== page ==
Egypt’s Journalism Crackdown Might Imperil Its U.S. Aid
As Egypt hands down seven-year sentences to Al Jazeera journalists kept in cages and death sentences to scores of supposed Muslim Brotherhood supporters, some lawmakers are considering reducing the more than $1 billion in military aid the U.S. sends the country.
“Withholding military aid to the Egyptian regime has let its leaders know that repressive actions and abuses of human rights and the rule of law are deeply concerning to the American people, and to many in Congress,” said Senator Patrick Leahy (D-VT) in a statement following a Senate committee’s passage of a bill to shrink aid to the country by 30%.
Meanwhile, Representative Adam Schiff (D-CA) plans to reintroduce a similar amendment in the House. “As long as we are giving Egyptians a blank check, we can expect our democratic ideals to be given no more than lip service,” he told Reuters.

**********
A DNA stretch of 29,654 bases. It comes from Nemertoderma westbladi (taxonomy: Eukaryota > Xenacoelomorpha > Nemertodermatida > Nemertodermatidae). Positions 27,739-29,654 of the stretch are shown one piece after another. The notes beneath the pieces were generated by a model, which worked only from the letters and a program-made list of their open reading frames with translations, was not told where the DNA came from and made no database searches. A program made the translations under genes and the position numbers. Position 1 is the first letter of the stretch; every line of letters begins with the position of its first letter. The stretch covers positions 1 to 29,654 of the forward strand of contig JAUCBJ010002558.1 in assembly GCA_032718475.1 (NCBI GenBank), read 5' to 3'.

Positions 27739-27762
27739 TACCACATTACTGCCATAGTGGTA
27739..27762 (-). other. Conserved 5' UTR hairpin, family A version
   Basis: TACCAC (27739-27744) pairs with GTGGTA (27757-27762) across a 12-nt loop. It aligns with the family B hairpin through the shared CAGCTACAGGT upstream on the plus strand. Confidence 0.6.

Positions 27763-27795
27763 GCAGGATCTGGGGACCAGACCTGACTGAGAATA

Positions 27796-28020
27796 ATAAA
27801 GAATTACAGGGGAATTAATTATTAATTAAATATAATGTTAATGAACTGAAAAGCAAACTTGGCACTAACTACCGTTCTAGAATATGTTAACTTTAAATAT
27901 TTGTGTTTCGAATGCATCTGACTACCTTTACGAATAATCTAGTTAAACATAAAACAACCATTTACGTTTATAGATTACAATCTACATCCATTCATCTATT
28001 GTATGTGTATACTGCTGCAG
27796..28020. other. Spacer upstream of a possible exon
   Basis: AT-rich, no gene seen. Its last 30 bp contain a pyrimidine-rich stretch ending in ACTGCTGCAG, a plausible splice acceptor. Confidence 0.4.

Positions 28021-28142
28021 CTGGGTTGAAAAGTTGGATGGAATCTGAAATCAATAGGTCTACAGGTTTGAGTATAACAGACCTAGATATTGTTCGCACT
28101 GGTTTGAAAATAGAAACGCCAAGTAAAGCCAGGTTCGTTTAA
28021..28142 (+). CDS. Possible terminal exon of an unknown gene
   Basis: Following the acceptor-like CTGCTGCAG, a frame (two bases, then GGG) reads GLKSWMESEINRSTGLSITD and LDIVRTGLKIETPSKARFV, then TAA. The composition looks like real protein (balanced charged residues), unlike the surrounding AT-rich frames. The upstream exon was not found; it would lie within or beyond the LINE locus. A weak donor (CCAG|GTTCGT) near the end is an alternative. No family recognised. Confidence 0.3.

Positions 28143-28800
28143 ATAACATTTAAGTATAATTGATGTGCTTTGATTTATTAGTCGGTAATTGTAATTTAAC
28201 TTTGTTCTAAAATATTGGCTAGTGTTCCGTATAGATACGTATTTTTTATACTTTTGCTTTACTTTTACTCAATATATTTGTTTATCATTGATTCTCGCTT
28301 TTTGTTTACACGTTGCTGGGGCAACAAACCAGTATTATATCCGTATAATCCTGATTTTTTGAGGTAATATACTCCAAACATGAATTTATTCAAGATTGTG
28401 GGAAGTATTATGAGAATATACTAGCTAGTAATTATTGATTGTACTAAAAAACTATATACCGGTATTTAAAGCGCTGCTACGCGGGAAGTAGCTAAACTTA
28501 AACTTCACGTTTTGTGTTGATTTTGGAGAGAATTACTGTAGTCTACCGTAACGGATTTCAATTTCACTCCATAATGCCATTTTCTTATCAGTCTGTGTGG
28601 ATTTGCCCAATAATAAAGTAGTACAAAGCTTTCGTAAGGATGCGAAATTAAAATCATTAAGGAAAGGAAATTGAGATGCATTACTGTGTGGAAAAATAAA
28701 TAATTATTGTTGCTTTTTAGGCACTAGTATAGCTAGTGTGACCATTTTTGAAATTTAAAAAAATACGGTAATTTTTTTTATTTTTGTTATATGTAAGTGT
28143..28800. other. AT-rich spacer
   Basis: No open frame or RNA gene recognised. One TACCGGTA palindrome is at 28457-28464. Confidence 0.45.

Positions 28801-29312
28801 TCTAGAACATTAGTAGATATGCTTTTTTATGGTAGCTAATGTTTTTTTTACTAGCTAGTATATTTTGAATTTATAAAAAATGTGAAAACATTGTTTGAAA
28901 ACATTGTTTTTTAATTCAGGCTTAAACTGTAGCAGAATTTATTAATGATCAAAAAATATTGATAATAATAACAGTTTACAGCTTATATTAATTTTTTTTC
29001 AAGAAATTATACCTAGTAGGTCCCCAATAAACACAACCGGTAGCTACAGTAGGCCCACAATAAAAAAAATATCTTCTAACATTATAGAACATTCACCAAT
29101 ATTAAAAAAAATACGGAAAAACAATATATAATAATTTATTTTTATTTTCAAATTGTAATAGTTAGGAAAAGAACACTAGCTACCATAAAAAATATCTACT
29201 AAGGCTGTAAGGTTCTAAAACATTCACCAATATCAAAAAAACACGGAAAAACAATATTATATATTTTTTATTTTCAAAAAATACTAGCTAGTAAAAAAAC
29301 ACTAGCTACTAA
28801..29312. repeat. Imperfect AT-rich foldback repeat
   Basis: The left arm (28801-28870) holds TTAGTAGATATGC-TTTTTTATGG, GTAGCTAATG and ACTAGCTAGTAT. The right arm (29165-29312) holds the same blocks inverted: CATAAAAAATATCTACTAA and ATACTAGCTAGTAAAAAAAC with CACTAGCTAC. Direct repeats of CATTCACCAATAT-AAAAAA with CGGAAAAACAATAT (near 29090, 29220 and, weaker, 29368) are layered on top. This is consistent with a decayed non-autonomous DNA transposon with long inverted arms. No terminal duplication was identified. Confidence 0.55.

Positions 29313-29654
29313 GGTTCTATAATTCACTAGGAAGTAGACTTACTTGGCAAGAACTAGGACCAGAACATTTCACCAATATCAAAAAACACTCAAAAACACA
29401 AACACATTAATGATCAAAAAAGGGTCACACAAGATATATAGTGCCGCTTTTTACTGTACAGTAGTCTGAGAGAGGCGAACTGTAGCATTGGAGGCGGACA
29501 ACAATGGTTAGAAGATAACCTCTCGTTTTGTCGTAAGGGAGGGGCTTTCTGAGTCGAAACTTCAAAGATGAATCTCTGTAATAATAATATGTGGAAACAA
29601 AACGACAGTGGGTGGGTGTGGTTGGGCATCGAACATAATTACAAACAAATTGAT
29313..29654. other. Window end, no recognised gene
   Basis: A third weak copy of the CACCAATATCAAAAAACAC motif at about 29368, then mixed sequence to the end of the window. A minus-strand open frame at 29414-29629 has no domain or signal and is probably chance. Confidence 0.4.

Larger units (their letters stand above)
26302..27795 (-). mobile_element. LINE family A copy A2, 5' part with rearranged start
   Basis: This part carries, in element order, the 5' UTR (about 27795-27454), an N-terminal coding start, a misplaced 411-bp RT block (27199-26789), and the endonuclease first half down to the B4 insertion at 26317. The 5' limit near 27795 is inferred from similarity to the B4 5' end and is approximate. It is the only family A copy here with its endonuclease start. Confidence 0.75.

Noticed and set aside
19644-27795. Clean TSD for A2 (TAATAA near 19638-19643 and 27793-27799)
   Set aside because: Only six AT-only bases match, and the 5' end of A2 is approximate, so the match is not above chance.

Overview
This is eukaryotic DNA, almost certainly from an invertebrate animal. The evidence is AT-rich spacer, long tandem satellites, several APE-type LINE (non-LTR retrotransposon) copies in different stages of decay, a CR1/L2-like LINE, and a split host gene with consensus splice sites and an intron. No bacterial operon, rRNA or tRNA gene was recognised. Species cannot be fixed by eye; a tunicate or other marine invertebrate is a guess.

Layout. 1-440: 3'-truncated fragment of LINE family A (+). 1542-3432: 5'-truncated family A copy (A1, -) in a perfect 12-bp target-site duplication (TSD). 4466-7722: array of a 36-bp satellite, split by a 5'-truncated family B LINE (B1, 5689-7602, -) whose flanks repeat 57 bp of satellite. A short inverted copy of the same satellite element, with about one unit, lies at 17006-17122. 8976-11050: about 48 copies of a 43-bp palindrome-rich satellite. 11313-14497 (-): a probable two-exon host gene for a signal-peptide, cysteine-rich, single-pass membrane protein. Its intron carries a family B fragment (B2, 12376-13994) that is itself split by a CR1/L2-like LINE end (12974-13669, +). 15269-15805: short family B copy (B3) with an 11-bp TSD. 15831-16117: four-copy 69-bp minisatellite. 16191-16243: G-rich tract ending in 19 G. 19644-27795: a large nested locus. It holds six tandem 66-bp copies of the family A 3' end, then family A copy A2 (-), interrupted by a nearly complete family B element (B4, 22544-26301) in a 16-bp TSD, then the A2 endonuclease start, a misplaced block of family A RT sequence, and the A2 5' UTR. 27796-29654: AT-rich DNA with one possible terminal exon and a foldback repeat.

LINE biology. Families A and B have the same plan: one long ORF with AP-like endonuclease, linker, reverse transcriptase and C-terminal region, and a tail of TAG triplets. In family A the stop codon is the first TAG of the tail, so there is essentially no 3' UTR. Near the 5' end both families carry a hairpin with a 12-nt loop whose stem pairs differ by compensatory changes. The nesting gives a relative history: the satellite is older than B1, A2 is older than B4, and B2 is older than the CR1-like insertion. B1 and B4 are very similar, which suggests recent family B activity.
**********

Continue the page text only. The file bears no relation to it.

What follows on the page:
The U.S. has sent Egypt $1.5 billion annually in aid, mostly military, a routine disrupted after the army deposed former Egpytian President Mohamed Morsi last summer. Since then, the government has declared the Muslim Brotherhood a terrorist organization and used the designation to crack down on political opponents and Al Jazeera employees, whom they accuse of siding with the Brotherhood to sow political unrest.
Secretary of State John Kerry recently freed up about $650 million in aid to Egypt to re-certify its treaty with Israel.
[Image of jailed Al Jazeera employees via screengrab]
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